Thanks for sharing your thoughts, Anthony! LEGO have been very careful in this area – if you watch the LEGO Christmas commercial, you’ll notice that the cops depicted are black, and the criminals were white, which was a very intentional move to prevent the exact issue that you just described.
As for non-heterosexual family units, I’m not 100% sure but I think we got a single dad in one of the City Minifigure packs.
Also, really glad you brought up the thing about Duplo figures and minidolls having human skin tones. The disconnect between those and minifigures has been odd to me ever since I found out.
Yeah, it’s weird as I’ve always seen Duplo figures as the precursor to LEGO minifigures. I’m not an expert on design, but it does illustrate the very different philosophies between LEGO Minifigures and Duplo figures – I guess with Duplo figures, they didn’t have to contend with years and years of historical legacy, and were free to just have a wide mix of skin tones.
“These figures had orange/red skin to better match Native American skin tones.”
Unfortunately, I highly doubt they had the best intentions in mind back in 1977 with this one. Thankfully we didn’t get another set like this ever again, but it’s funny how in that set they deviated solely to do racial stereotyping. 🙁
Totally, but the world was a very different place in 1977, so it’s really important to judge a set by the context of its era. I doubt LEGO had poor intentions with this, but they could’ve done far, far worse!
I tend to agree with Vector here. Bright red isn’t really any closer to most Native American skin tones than yellow. “Redskin” today is even mostly considered a slur.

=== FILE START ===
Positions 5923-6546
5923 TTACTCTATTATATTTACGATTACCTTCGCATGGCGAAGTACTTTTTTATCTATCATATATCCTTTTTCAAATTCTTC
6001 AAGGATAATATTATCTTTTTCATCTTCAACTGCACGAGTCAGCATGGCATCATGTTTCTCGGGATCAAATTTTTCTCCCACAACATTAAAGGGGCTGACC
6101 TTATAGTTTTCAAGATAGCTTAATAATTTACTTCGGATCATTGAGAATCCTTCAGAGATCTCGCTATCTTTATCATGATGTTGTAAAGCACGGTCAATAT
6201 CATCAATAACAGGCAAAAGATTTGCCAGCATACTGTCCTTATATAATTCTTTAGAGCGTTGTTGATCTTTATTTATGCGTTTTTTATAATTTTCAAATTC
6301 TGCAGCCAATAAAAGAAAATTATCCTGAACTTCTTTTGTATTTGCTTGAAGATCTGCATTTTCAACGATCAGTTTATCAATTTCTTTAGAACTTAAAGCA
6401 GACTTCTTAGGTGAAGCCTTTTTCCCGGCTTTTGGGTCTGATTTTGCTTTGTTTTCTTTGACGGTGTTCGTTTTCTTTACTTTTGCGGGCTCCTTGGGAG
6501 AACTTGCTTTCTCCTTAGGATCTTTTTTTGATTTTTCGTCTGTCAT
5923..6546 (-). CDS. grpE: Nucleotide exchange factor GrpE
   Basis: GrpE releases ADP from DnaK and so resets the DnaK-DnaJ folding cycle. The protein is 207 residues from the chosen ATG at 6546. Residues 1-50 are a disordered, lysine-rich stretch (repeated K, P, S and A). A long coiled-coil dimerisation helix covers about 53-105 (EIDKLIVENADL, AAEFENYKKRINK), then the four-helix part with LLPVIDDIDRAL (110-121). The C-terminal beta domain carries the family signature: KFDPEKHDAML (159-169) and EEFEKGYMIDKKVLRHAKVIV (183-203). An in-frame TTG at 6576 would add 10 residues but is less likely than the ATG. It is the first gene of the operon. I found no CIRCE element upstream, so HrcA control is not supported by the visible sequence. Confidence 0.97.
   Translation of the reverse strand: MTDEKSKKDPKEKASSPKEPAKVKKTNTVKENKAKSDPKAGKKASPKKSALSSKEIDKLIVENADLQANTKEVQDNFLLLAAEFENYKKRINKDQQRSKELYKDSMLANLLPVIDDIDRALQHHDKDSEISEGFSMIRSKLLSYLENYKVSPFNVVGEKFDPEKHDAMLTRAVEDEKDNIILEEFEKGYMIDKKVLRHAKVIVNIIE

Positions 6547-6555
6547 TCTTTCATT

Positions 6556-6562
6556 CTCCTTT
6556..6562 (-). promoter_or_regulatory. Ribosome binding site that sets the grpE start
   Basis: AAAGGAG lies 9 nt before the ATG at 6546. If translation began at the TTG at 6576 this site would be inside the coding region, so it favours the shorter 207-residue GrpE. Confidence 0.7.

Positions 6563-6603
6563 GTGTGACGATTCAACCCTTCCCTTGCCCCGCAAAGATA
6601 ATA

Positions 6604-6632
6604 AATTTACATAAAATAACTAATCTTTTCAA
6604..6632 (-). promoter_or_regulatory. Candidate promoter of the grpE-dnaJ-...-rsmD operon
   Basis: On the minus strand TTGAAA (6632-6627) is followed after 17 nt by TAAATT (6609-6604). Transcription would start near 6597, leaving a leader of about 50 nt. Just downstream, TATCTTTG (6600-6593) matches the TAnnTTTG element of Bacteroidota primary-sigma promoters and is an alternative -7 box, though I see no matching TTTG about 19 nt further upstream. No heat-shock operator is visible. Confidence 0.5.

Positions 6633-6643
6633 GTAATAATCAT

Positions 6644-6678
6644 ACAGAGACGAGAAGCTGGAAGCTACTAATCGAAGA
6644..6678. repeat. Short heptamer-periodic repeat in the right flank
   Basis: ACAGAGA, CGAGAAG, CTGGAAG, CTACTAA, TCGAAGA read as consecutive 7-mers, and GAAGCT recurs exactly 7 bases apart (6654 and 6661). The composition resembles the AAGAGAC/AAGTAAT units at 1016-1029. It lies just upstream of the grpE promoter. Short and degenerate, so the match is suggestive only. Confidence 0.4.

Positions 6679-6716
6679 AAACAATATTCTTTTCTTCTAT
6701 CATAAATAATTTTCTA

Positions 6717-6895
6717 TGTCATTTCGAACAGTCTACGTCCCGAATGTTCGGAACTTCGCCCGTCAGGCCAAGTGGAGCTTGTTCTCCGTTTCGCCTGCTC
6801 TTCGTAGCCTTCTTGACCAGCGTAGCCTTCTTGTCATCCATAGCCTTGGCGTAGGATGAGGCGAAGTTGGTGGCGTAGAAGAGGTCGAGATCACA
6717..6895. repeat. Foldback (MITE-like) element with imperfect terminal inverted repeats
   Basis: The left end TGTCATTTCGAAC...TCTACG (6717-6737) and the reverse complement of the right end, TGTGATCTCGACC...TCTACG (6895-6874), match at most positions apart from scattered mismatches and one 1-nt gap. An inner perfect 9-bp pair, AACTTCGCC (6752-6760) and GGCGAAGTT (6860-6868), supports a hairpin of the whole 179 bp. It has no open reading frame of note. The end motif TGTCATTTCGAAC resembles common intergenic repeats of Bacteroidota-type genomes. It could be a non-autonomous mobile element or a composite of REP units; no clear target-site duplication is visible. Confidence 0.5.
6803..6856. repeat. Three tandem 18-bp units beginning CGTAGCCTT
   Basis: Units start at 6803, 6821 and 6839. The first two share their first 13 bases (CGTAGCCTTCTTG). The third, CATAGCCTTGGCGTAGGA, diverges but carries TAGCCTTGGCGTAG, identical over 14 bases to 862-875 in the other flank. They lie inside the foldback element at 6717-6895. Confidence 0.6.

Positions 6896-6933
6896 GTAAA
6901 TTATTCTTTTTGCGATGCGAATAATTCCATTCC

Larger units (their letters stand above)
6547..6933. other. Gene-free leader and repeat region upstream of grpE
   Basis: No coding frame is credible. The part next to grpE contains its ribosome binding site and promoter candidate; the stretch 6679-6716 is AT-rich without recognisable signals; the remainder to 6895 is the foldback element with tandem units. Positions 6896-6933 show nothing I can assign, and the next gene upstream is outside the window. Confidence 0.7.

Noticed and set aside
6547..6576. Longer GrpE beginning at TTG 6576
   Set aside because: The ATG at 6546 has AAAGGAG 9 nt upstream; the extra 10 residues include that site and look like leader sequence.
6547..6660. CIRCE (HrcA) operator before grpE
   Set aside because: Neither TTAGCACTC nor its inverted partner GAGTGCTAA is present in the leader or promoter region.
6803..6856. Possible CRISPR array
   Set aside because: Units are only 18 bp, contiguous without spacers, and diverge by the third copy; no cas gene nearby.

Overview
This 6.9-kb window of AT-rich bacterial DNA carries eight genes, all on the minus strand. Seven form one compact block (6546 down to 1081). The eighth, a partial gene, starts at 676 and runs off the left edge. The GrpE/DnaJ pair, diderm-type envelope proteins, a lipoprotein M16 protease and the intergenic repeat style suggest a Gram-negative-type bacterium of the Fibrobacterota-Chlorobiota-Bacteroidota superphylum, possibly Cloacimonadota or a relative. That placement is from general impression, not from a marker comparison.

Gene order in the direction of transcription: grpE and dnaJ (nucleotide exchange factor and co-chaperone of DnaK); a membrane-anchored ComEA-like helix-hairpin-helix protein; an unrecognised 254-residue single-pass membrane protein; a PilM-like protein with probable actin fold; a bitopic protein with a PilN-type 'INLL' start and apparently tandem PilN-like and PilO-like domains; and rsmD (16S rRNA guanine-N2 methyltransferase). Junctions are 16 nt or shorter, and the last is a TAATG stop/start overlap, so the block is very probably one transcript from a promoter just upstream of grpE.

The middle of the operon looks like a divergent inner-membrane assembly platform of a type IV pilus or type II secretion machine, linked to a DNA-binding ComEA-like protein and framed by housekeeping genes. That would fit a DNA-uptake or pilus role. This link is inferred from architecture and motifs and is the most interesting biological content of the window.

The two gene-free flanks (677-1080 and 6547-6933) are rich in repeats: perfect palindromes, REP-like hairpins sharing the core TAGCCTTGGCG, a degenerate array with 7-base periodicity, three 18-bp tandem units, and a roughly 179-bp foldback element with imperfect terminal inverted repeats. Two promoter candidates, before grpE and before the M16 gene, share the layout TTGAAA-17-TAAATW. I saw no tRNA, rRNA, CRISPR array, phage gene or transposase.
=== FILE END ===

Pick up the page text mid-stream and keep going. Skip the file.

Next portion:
As a sidenote, the word is actually believed to stem from the use of war paint, rather than how the white population perceived the skin tone. The relationships between the white and Native Americans were largely based on mutual hostility and distrust, but there doesn’t seem to have been any indications that the skin tones were perceived as particularly different.
Lucas Renzi says
Fantastic article, love the blog. Just pointing out your use of the word flesh coloured as inaccurate.
First introduced as “flesh tint” in 1903, it eventually dropped the “tint” and appeared in different box counts throughout the years until the name was changed to “peach” in 1962 for obvious reasons.
Thanks Lucas! In the context of LEGO, “flesh” is a common unofficial term for the beige tone minifigures!
It’s not an official term, but commonly used by fans. The official colour designation is “Light Nougat”!
Lucas Renzi says
Oh I totally agree, but it’s a common, non descriptive term that does not sit well in your “we have flesh tones as the default” sentence. IMHO your use in that paragraph and the one below should be replaced with something non-discriminatory like light nougat or peach or whatever or be edited to be placed in inverted commas. I can’t think of an argument where the use of “flesh” or “flesh tones” *should* be used in this post. Simply that flesh coloured is a collection of all skin colours. https://www.washingtonpost.com/local/a-9-year-old-girl-got-people-to-finally-stop-thinking-of-the-peach-colored-crayon-as-the-skin-color-crayon/2020/02/22/89ab7590-5506-11ea-b119-4faabac6674f_story.html